PORTLAND, Ore. (KOIN) — In the latest chapter of a book that doesn’t seem to have a satisfying resolution, business and community leaders are once again coming together to say they are tired of feeling unsafe in Portland.

Dozens of people have said the theft, vandalism and drug use are pushing them to their breaking point and part of this discontent is a perception the city isn’t doing enough.

KOIN 6 has reported in the past couple of weeks about rising burglaries in the city.

Thursday, we heard people tell stories of break-ins, but also being threatened with weapons outside of their own businesses and sometimes even their homes.

The frustration comes from the fact that these people know where the problems are, if not at their business, they are at camps of tents or cars where they see drug deals and drug use occur frequently.

“This is cruelty in the name of compassion, this is an intolerable situation created out of the name of tolerance,” said Drew Layda, a portland resident.

“I lived here most of my life, I’ve never seen things so bad,” said Christy, a Woodstock business owner. “I’ve owned this business for 22 years, I want to stay in business, I want our community back, I want the whole city back.”

In response to this press conference, Mayor Ted Wheeler’s office pointed to the hiring of 70 PPB officers, increasing funding for business repair grants, and expanding tree lighting across the city to deter crime. The Office also highlights the creation of a Behavioral Health Emergency Coordination Network with the county and says assessments of cleanups of campsites. The city’s data shows, through surveys with outreach workers of 800 homeless individuals, 80 percent refuse a shelter when offered, but 7 out of 10 would accept a location to camp outside with access to services.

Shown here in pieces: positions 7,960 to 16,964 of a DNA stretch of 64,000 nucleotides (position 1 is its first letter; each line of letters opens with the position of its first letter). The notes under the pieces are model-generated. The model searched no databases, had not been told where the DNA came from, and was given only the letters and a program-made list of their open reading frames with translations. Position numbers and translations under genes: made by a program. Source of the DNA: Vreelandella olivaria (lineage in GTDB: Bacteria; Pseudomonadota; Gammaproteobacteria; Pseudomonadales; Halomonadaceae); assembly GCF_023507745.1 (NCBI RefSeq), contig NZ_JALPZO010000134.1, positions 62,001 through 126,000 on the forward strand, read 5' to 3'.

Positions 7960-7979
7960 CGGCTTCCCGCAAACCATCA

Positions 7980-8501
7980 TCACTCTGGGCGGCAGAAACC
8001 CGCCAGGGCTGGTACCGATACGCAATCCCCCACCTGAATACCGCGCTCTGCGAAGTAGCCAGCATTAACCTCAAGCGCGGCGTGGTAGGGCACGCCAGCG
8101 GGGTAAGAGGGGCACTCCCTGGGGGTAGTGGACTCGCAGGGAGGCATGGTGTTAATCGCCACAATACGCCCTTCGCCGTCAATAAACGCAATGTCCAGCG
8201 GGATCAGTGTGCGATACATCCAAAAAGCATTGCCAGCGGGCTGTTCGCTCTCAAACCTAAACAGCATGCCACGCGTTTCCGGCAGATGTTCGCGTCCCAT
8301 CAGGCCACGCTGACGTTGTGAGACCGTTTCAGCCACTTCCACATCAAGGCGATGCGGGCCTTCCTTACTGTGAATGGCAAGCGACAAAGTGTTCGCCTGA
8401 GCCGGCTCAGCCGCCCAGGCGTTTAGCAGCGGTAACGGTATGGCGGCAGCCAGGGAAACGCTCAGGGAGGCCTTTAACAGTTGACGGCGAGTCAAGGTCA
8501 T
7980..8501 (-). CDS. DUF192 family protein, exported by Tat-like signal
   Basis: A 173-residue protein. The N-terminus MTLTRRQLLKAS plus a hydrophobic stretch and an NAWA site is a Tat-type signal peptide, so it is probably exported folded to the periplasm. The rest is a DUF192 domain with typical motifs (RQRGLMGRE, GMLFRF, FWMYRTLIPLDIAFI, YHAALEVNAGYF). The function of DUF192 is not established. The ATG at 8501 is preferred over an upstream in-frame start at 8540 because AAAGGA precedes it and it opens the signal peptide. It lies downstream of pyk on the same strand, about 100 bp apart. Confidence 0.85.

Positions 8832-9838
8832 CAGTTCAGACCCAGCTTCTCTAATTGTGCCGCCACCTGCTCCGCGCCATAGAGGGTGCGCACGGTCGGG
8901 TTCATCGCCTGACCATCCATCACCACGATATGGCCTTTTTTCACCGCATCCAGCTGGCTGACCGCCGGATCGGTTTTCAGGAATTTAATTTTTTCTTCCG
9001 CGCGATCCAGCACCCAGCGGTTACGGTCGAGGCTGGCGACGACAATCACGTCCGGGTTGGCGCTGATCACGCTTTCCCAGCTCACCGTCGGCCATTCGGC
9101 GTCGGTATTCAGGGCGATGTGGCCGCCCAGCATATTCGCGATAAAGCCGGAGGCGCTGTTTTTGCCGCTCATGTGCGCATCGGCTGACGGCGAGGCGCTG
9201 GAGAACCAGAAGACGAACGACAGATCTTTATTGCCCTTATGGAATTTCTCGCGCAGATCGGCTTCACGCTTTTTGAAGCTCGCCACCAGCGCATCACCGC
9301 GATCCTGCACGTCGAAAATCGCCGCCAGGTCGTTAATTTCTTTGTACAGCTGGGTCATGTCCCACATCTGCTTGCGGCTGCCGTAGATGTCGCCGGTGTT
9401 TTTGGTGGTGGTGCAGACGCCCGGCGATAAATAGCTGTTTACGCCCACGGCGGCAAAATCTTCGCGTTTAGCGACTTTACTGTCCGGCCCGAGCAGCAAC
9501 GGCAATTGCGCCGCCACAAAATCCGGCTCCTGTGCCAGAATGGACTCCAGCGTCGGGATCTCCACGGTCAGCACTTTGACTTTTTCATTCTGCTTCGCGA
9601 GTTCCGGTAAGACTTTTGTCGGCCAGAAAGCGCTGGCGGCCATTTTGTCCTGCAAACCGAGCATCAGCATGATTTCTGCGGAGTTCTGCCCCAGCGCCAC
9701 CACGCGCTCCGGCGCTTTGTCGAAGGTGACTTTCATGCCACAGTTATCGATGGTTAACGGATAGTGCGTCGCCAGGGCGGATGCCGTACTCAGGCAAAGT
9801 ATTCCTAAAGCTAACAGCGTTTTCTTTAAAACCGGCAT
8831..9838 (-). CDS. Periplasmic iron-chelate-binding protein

“The City is being proactive in working to address the concerns voiced by community members today. Every Portlander deserves to feel safe and supported.” Wheeler told KOIN 6 in a statement.

To start Thursday’s meeting, Todd called the Director of Community Safety Stephanie Howard. They invited Howard nine days ago to attend. Howard said she couldn’t.

“How is anything you’re doing right now more important than this?” asked Angela Todd, from PDX Real. “I don’t understand.”

“We are paying for your jobs and you don’t have the respect to come listen to these community members,” said Todd. “It disgusts me.”

KOIN 6 was told by the mayor’s office that Howard wasn’t available for interviews Thursday. Wheeler is at the U.S Conference of Mayors in Washington D.C this week where his office says he is a featured speaker in a session on behavioral and mental health and will also sit on a panel about mental health, addiction and homelessness.